Since Calderon's decree, the union has turned out tens of thousands of demonstrators to protest the "authoritarian" decision. But there also was support for the liquidation among ratepayers fed up with poor service and alleged fraud in the reelection of union boss Martin Esparza. Many Mexicans are tired of a lack of public accountability -- for union dues or government funds -- and welcomed the move.Note how the last paragraph seems to equate "politics" as a motivating factor to "privatizing electricity in the hands of foreigners or friends of Calderon". That's asinine. I also don't think there's any need to separate pesos from politics here; both can, indeed they did, simultaneously play a role. As I've said, I think it's a good idea for Calderón to frame this not merely as a budget issue, but as part of a broader political problem that has existed for generations. What's important is that he not let the idea of politics playing a role become indistinguishable from his adversaries' worst caricatures of his actions.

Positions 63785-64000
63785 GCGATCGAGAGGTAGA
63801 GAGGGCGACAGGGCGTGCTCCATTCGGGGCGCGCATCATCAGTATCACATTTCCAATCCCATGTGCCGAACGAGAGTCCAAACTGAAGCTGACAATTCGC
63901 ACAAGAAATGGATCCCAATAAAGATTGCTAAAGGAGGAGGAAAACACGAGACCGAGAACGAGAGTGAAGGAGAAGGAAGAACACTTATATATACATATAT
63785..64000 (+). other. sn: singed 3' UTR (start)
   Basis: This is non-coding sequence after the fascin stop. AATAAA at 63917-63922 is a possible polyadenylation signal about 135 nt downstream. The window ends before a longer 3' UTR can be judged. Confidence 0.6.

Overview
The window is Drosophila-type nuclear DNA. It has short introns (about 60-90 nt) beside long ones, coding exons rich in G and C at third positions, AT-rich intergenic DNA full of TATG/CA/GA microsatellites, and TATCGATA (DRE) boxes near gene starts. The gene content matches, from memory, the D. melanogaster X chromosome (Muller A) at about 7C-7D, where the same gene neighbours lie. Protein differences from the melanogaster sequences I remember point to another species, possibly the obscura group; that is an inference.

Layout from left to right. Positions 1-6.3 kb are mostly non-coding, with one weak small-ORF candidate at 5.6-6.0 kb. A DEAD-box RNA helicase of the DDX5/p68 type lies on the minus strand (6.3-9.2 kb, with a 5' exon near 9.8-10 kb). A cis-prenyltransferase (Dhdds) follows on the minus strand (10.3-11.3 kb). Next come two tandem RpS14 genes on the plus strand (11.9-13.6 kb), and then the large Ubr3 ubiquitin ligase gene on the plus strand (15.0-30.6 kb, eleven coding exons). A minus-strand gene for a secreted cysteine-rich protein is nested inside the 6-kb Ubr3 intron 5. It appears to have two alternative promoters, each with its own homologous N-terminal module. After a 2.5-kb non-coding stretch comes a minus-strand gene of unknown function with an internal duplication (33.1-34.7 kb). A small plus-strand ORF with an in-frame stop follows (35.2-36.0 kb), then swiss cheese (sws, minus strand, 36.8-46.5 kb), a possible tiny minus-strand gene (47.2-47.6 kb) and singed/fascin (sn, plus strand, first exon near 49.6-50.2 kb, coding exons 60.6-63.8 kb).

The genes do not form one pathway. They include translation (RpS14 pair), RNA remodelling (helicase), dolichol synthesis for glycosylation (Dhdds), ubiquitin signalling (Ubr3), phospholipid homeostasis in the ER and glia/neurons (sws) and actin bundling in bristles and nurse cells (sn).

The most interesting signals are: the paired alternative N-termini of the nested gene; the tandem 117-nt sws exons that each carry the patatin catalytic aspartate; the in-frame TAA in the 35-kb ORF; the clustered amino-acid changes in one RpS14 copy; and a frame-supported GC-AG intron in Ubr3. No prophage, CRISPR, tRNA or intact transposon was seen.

But experience tells Mexicans to beware of hidden agendas. Many suspect that breaking this union was a precursor to privatizing electricity in the hands of foreigners or friends of Calderon, as was the case previously with banks and television. It would be a terrible mistake for the government to perpetuate a system of crony capitalism that has cost the state legitimacy and created monopolies impeding economic growth. Instead, many Mexicans are asking whether Calderon will go after corruption in other unions, notably ones that have backed him. Doing so would go a long way toward convincing his countrymen that the dissolution of the electricity company was more about pesos than politics.
Monday, October 19, 2009
The LA Times on LyFC
Courtesy of Boz, the LA Times on the LyFC takeover: